5 TV Shows That Are Ripe For A Reboot


5 TV Shows That Are Ripe For A Reboot

It seems that at the current time, we are being swept away by a torrent of rebooted television shows. The X-Files is filming six brand new episodes, and David Lynch has finally signed on the dotted line to deliver a new season of Twin Peaks. We will soon be seeing resuscitations of Full House, Coach, Mr. Show and The Muppet Show, too, as well as some more Arrested Development. This determination to return to the familiar gives TV networks and streaming channels something of an air of nervousness, but when audiences are given the opportunity to revisit old favourites, is that such a bad thing?

For as long as there has been television, there has been dedicated television fandom. In today’s society, this fandom often takes the form of co-ordinated campaigns that try to keep dying productions on the air – a notable trend that seems to demonstrate our inability to let things go. But, this new wave of television reboots is not a desperate attempt to prop up shows that have no life left in them. Nor is it simply an attempt to cash-in on old, recycled ideas. Instead, it is an opportunity to tell brand new stories using beloved formats.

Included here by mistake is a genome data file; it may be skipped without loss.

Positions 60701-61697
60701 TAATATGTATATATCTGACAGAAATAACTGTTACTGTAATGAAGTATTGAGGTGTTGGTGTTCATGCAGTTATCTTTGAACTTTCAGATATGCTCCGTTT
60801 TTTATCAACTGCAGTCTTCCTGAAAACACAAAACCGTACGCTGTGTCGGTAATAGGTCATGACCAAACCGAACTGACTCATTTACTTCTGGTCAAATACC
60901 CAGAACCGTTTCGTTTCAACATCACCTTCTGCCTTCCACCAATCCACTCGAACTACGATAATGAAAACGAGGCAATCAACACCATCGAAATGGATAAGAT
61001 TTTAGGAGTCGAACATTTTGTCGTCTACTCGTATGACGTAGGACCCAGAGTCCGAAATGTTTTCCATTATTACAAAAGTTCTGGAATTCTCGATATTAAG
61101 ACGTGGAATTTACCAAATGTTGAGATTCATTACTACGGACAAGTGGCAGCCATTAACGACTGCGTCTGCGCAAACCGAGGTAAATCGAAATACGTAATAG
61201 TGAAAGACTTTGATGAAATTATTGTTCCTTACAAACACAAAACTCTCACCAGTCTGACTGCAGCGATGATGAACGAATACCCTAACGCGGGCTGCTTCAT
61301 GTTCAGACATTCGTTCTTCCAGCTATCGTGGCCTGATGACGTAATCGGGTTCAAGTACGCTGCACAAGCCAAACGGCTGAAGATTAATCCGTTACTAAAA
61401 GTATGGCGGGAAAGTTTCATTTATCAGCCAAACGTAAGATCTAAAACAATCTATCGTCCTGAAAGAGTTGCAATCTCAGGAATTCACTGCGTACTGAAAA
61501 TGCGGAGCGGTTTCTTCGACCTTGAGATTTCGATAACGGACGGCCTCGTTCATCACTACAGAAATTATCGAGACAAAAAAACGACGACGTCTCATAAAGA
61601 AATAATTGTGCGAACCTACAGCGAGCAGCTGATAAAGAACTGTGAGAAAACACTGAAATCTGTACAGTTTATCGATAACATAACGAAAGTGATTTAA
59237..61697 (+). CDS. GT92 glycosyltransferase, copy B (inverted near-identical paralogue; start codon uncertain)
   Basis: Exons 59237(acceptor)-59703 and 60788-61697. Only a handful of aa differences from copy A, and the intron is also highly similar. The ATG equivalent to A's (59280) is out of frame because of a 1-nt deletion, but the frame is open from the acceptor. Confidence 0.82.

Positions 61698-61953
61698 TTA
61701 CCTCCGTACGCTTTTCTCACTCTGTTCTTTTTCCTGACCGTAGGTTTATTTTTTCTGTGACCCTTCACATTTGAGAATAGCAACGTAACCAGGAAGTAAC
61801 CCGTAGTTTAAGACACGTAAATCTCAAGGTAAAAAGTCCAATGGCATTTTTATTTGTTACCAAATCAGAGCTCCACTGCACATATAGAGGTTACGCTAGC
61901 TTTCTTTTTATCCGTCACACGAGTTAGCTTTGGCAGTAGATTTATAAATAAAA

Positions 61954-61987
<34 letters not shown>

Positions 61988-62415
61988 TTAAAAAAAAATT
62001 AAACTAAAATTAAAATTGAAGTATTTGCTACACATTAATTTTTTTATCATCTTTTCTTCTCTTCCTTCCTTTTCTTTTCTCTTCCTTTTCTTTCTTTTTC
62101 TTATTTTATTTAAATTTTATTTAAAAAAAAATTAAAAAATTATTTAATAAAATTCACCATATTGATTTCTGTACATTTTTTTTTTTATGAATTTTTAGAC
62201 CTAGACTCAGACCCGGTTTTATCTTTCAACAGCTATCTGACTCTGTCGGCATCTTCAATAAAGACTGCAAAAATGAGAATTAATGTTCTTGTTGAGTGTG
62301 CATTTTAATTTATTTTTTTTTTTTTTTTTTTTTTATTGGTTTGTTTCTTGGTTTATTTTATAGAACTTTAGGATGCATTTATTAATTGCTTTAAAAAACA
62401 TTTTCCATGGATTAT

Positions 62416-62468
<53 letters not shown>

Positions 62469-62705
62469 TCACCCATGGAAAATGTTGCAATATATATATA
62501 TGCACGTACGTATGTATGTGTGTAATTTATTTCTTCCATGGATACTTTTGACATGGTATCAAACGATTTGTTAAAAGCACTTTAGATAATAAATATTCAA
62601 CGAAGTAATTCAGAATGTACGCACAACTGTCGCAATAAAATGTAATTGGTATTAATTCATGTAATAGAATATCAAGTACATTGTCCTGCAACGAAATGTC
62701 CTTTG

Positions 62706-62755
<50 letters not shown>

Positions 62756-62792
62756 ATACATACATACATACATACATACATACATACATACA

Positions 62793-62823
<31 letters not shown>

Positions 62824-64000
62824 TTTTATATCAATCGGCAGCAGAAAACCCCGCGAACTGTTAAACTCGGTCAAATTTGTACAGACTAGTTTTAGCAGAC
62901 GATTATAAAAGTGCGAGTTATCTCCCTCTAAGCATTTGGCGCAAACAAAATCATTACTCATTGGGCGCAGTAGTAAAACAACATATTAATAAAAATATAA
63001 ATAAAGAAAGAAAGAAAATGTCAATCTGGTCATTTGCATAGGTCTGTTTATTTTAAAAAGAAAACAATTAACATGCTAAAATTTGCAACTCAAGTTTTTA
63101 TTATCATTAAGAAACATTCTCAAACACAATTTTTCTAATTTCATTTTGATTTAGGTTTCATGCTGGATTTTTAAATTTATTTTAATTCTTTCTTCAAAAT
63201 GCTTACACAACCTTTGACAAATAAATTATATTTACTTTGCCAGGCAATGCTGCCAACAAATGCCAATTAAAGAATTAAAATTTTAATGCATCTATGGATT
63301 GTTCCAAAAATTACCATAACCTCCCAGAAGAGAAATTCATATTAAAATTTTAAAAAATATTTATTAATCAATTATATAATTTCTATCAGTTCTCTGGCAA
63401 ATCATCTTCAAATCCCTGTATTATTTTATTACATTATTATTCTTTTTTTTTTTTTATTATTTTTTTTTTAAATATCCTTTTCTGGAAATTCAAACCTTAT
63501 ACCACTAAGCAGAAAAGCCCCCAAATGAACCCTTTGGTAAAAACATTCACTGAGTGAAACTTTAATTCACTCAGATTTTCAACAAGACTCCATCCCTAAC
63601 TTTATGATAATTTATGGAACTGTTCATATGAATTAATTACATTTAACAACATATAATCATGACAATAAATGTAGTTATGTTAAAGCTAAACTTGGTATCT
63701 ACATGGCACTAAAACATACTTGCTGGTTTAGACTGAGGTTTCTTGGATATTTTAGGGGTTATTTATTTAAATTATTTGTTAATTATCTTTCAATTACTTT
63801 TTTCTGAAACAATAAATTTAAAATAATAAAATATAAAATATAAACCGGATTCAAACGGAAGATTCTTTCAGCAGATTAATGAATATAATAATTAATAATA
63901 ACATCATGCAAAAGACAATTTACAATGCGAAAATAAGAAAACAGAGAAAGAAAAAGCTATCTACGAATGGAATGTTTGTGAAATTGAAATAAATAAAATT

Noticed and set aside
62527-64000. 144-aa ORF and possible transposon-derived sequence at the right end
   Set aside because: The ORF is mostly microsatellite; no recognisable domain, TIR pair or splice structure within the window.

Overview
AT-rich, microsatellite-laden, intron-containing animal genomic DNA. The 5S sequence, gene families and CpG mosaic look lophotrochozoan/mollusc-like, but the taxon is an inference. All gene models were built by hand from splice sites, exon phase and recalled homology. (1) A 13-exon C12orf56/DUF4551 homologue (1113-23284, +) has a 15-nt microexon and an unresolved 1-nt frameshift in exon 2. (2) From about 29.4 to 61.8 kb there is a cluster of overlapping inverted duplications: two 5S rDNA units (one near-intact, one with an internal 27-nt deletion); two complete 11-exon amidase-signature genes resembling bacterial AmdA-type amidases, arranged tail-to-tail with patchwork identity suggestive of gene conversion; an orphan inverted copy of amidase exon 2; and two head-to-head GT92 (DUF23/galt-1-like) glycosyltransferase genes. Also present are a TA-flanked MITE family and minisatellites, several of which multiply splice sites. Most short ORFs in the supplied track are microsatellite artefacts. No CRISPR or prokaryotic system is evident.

The television landscape of today is crowded with titles vying for attention on an increasing number of outlets, and the ideas that succeed are far outweighed by those that quickly wash-out. It is difficult to generate a brand new audience for a brand new show, because the marketplace is adrift in a sea of publicity for so many productions. Very few make it, and even fewer join the elite ranks of TV shows that people remember for decades to come. Returning to those that do brings immediate attention, a built-in audience and, most importantly, a safe bet for the viewer when the reboot is done right.

So, what does it take to get a reboot right? It takes the use of an old idea as a foundation for new storylines and different scenarios. Taking a show from 20 years ago and updating it to modern-day brings all sorts of new opportunities, for example. The trick is to use a premise that ties in to the original show, honours its legacy and moves it forward effectively. Not all old favourites are suitable for such treatment, but let’s take a look at five that are.

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